Open Access

Evidence of more ion channels inhibited by celecoxib: KV1.3 and L-type Ca2+ channels

BMC Research Notes20158:62

https://doi.org/10.1186/s13104-015-1023-1

Received: 7 February 2014

Accepted: 19 February 2015

Published: 1 March 2015

Abstract

Background

Celecoxib, a selective inhibitor of cyclooxygenase-2, can directly modulate many voltage-activated potassium, sodium and calcium channels and alter functioning of excitable cells. The inhibitory and facilitating effects of celecoxib on ion channels occur at low micromolar concentrations, bordering on therapeutic concentrations achievable in the clinical setting. The experiments described here were performed with the goals (1) to increase the range of ion channels tested, and (2) to examine possible differences in celecoxib’s effects on channels from different species.

Findings

The channels examined in this study using patch-clamp and intracellular recording methods were human KV1.3 channels expressed in CHO cells, L-type Ca2+ channels (LTCC) from guinea pig cardiomyocytes, and LTCCs from Drosophila larval body-wall muscles. Celecoxib inhibited KV1.3 currents with IC50 of 5.0 μM at the end of 200 ms pulses to +20 mV. Celecoxib inhibited peak currents through guinea pig and Drosophila LTCCs with IC50s of 10.6 and 76.0 μM, respectively.

Conclusions

As blockade of KV1.3 channels is associated with suppression of inflammatory immune reactions, the finding that celecoxib can inhibit these channels raises a question of possible contribution of KV1.3 inhibition to the anti-inflammatory effects of celecoxib. On the other hand, the Ca2+ channel results are consistent with previous observations indicating that, in contrast to K+ channels, strength of celecoxib effects on LTCCs strongly varies from species to species.

Keywords

Celecoxib Ion channels KV1.3 L-type Ca2+ channels

Findings

Numerous studies have shown that celecoxib, a highly popular inhibitor of cyclooxygenase-2 (COX-2), can directly interact with many molecular targets unrelated to COX-2, including ion channels. Celecoxib inhibits NaV1.5 [1] (and other voltage-activated Na+ channels [2,3]), L-type Ca2+ channels (LTCC) [4,5], T-type Ca2+ channels [6], KV1.5 [7], KV2.1 [7,8] (and also Drosophila KV2 [9,10]), KV4.3 [1,7], KV7.1 [1,7,11], KV11.1 [1], while stimulating KV7.2-5 channels [5,11,12] at low micromolar concentrations independently of cyclooxygenase inhibition. Substantial and sometimes dramatic changes in cellular and tissue physiology following modulation of ion channel function by celecoxib have been also described (reviewed in [13]).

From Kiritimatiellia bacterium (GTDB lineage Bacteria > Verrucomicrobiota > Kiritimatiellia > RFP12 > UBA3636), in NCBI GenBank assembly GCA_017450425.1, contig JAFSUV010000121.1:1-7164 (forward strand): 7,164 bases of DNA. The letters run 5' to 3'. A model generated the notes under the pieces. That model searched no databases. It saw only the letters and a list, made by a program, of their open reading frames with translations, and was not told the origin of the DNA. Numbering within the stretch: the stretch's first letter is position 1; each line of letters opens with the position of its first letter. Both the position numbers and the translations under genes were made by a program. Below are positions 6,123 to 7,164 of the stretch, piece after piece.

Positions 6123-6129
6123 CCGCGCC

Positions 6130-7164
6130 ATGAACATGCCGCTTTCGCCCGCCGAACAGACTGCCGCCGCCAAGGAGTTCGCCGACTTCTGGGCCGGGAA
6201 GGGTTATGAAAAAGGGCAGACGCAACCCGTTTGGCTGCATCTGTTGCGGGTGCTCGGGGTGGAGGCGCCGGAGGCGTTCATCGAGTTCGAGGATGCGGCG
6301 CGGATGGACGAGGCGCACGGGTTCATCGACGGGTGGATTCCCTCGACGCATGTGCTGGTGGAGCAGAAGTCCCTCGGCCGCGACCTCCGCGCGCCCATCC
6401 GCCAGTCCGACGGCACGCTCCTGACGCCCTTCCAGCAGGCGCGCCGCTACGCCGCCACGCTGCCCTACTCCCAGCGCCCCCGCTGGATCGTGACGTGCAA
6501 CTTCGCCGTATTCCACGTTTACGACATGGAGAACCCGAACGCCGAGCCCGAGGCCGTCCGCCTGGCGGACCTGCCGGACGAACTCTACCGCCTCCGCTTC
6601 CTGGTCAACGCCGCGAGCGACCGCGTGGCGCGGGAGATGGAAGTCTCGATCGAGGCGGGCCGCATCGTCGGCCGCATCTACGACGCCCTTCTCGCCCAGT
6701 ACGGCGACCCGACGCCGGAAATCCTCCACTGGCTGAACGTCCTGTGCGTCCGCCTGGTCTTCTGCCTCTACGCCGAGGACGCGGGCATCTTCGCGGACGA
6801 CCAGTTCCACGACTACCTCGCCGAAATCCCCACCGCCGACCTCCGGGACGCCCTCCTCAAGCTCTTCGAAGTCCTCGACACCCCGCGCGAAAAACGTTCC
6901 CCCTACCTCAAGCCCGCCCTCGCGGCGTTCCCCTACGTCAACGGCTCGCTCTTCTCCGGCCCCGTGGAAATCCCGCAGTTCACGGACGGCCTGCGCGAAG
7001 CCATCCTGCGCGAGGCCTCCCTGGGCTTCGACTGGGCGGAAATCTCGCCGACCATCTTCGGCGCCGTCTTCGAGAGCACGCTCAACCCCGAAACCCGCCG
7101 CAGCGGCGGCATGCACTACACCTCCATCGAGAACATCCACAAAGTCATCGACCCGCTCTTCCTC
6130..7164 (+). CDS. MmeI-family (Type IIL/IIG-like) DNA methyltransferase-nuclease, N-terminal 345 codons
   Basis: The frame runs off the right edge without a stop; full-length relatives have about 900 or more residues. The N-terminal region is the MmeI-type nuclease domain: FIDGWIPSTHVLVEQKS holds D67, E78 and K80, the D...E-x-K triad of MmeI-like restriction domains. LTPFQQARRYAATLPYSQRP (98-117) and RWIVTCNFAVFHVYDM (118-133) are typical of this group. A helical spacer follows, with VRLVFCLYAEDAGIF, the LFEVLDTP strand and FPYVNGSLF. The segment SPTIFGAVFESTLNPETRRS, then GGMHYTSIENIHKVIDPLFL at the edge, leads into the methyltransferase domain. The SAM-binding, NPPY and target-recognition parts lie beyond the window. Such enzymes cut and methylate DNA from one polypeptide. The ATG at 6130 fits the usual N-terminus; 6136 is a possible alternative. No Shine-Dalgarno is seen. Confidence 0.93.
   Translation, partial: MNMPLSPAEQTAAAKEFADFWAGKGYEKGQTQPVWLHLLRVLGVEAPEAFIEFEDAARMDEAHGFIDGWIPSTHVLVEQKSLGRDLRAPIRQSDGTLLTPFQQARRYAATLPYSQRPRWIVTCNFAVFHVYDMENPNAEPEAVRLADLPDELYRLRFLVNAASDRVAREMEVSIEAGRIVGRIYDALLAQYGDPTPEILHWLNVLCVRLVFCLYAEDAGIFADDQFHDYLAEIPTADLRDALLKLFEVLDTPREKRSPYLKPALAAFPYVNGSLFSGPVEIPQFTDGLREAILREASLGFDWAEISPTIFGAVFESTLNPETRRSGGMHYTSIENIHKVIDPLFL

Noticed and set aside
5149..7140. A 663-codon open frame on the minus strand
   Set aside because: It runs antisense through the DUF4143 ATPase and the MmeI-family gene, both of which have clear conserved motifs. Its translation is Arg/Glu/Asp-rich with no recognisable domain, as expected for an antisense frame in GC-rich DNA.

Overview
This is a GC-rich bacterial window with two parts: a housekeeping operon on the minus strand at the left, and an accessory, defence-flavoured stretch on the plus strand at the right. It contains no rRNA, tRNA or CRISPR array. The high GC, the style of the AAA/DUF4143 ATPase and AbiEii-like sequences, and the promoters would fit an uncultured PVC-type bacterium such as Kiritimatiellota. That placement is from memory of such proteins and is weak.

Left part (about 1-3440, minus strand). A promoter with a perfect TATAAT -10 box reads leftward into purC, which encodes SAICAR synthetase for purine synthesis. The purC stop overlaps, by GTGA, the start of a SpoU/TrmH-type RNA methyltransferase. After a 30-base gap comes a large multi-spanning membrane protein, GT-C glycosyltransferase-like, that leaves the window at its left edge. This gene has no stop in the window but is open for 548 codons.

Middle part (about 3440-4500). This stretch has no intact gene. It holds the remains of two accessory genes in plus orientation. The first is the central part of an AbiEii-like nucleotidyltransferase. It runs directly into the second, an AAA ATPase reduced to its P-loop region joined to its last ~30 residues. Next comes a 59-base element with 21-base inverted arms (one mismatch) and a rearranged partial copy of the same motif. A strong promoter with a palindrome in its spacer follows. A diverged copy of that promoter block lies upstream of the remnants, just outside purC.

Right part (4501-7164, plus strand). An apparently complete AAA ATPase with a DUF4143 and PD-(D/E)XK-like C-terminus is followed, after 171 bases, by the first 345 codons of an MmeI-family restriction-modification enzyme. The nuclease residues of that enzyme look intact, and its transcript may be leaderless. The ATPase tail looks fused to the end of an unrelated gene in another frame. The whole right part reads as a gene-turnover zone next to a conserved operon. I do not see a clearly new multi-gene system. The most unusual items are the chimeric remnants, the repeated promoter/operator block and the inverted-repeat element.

The experiments described in this report were performed with the aims (1) to increase the number of ion channels tested with celecoxib, and (2) to examine possible differences in celecoxib’s effects on homologous ion channels from different experimental systems. These goals address the need to conduct a comprehensive research of celecoxib actions on ion channels, including drug testing in different experimental systems, as differences between human and animal cardiac excitability usually do not allow reliable conclusions on the basis of a few animal studies.

Experimental procedures

Patch-clamp

Experiments involving measurements of KV1.3 channels stably expressed in CHO cells and L-type Ca2+ channels in guinea pig ventricular myocytes were performed by Dr. David Rampe (Aventis Pharmaceuticals). Experimental procedures and protocols were approved by the Sanofi-Aventis Institutional Animal Care and Use Committee (Bridgewater, NJ) and conform to the Guide for the Care and Use of Laboratory Animals published by the National Institutes of Health. Single ventricular myocytes were isolated from guinea pigs as described previously [14]. Briefly, currents were recorded using an Axopatch 200B amplifier (Axon Instruments, CA, USA). Electrodes for whole-cell recordings (1–4 MΩ resistance) were made from TW150F glass capillary tubes (WPI, Sarasota, FL). For KV1.3 channel recordings, the electrode solution contained (in mM): potassium aspartate (120), KCl (20), disodium adenosine triphosphate (4), HEPES (5), and MgCl2 (1), pH 7.2 with KOH. The external solution contained: NaCl (130), KCl (5), sodium acetate (2.8), MgCl2 (1), HEPES (10), glucose (10), CaCl2 (1), pH 7.4 with NaOH. For Ca2+ channel recordings, the electrode solution contained: cesium methanesulfonate (130), tetraethylammonium chloride (20), MgCl2 (1), EGTA (10), HEPES (10), Tris-ATP (4), Tris-GTP (0.3), phosphocreatine (14), 50 U/ml creatine phosphokinase, pH 7.2 with CsOH. The bath solution contained: NaCl (137), CsCl (5.4), CaCl2 (1.8), MgCl2 (1), HEPES (10), glucose (10), pH 7.4 with NaOH.

Intracellular recordings